Let’s say you’ve got a website that reviews food and restaurants in San Francisco. Sushi, vegetarian, tapas… whatever.

Now you could organize the site by types of food: Chinese, Japanese, Mexican, etc.

Good. But what about location? Maybe I want Chinese food in specific neighborhood (Castro or Chinatown).

With a traditional category system, you can’t simultaneously search for two different categories (“Chinese” AND “Chinatown”) which makes it harder for the reader to find the content they want.

That’s where taxonomies come in. By creating two different taxonomies (e.g. “Neighborhood” and “Cuisine”) your readers can easily find the best Chinese restaurants in Chinatown.

Great. But let’s take this further.

Instead of two taxonomies, let’s add a third one for time of day (e.g. “breakfast, lunch or dinner”). Now your reader can find the best Chinese restaurant in Chinatown for lunch.

Pretty cool, right?

Can you see how much more valuable this site is? How changing one aspect of the site drastically improves the user experience? Just think how you could use this simple method to help readers find your content which is most valuable to them… why wouldn’t you want to do this?

Create “Resource” pages. Note: Here’s an excellent example to start with.

Chances are, your readers don’t care about all of your content. Sure, they may be in love with some of it… but the rest?


Now instead of creating mere “category” pages which list all your articles (who actually reads those, anyways?) you create valuable “resource” pages which target your reader’s specific interest.

For example, someone visits your website about San Francisco food. At the top of the blog you list the major resources people would be interested in: let’s use neighborhoods. So when someone clicks on “North Beach” they go to a resource page which says something like this:

“The Ultimate Guide to North Beach Dining!”

North Beach is well known for Italian cuisine: family-owned delis serve cured meats and stuffed olives alongside gelato stores and bakeries, while the smell of roasted garlic wafts down Columbus Ave.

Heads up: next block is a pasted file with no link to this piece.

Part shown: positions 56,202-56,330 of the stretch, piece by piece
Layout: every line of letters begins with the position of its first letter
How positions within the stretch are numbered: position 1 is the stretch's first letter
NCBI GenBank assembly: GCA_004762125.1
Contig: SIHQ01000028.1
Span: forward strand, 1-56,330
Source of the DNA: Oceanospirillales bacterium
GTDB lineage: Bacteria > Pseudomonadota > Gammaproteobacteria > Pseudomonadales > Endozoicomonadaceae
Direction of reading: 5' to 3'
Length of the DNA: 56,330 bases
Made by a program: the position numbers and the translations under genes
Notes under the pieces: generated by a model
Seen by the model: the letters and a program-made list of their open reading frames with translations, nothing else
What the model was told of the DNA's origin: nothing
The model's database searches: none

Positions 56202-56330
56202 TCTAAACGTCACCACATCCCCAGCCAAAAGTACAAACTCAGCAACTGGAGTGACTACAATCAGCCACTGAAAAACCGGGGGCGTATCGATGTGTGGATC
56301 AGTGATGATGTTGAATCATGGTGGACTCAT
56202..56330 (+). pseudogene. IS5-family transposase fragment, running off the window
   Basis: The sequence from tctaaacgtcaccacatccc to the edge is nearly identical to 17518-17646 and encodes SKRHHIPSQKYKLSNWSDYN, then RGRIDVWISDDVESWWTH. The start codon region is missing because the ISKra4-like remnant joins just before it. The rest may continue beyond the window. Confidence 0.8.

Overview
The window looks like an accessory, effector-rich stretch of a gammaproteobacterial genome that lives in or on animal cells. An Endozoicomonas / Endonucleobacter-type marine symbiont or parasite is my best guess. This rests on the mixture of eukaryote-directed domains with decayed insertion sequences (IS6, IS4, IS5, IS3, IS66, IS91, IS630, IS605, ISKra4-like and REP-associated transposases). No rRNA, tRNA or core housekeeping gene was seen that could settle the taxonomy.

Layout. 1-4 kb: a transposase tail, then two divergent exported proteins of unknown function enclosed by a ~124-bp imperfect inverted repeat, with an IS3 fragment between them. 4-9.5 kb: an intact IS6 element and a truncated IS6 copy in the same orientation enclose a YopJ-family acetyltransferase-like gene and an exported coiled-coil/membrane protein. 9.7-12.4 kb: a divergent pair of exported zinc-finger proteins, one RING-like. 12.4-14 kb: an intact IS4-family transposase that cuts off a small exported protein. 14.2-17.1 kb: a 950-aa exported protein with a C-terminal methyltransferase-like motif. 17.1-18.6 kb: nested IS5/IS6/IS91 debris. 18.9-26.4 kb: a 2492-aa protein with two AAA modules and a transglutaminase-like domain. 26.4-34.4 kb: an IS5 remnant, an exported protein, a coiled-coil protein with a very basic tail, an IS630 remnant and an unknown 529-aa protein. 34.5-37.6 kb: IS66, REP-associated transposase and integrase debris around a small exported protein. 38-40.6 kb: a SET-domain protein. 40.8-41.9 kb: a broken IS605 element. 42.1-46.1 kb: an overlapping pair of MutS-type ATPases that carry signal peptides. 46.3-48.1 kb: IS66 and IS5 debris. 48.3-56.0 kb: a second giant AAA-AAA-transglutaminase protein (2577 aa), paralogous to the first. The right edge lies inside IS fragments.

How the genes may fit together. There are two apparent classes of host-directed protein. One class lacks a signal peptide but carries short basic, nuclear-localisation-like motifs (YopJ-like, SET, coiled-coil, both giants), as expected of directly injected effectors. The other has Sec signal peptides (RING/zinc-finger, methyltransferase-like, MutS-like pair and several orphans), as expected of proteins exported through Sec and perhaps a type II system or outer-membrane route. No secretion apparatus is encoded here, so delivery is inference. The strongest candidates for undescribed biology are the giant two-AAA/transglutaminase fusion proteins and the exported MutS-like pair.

Here are 5 – 10 in-depth resources which highlight the best North Beach has to offer:

LINKS #1 – 5

Want to learn more about North Beach? Then grab our free eBook on North Beach’s best restaurants.

You’ll learn:

5 “to-die-for” restaurants no one knows about (yet).
A simple trick to save 20% on your next dinner.
7 delicious deserts… and the perfect wine for each.

There’s even a complete walking tour for “foodies” which showcases top restaurants in North Beach – along with a history of the neighborhood – and personal menu recommendations for each. You can grab this report by filling out the form below…



See What We Just Did?

We made it stupidly easy for readers to find what they’re looking for. They didn’t have to wade through your archives, or (god forbid) use your search bar. They found a lot of useful information, and all they need to do is subscribe to get your best stuff.

Readers get what they need. You get more subscribers. Win/win.

Life or Death

People are catching on to this whole “content marketing” thing. And while everyone else is competing on the quality/quantity angle, do the smart thing and organize your content in a better way.

Trust me, it makes all the difference.

What unique ways could you organize your content? Share your ideas below!

Author’s Bio:
Adam Costa is the co-founder of and Travel Blogger Academy which shows how bloggers can grow their travel blogs traffic.

Thank you for adding to the conversation!


  1. says

    Adam, I just wanted to say I absolutely loved this. So right on the money. Here are a couple suggestions that have worked well for me:

    Repurposing blog content into other products (and vice versa) also works wonders.

    For your Twitter followers, one of the best things you can do for your blog is get the Tweet Old Post plugin. That thing has driven amazing amounts of traffic to older posts.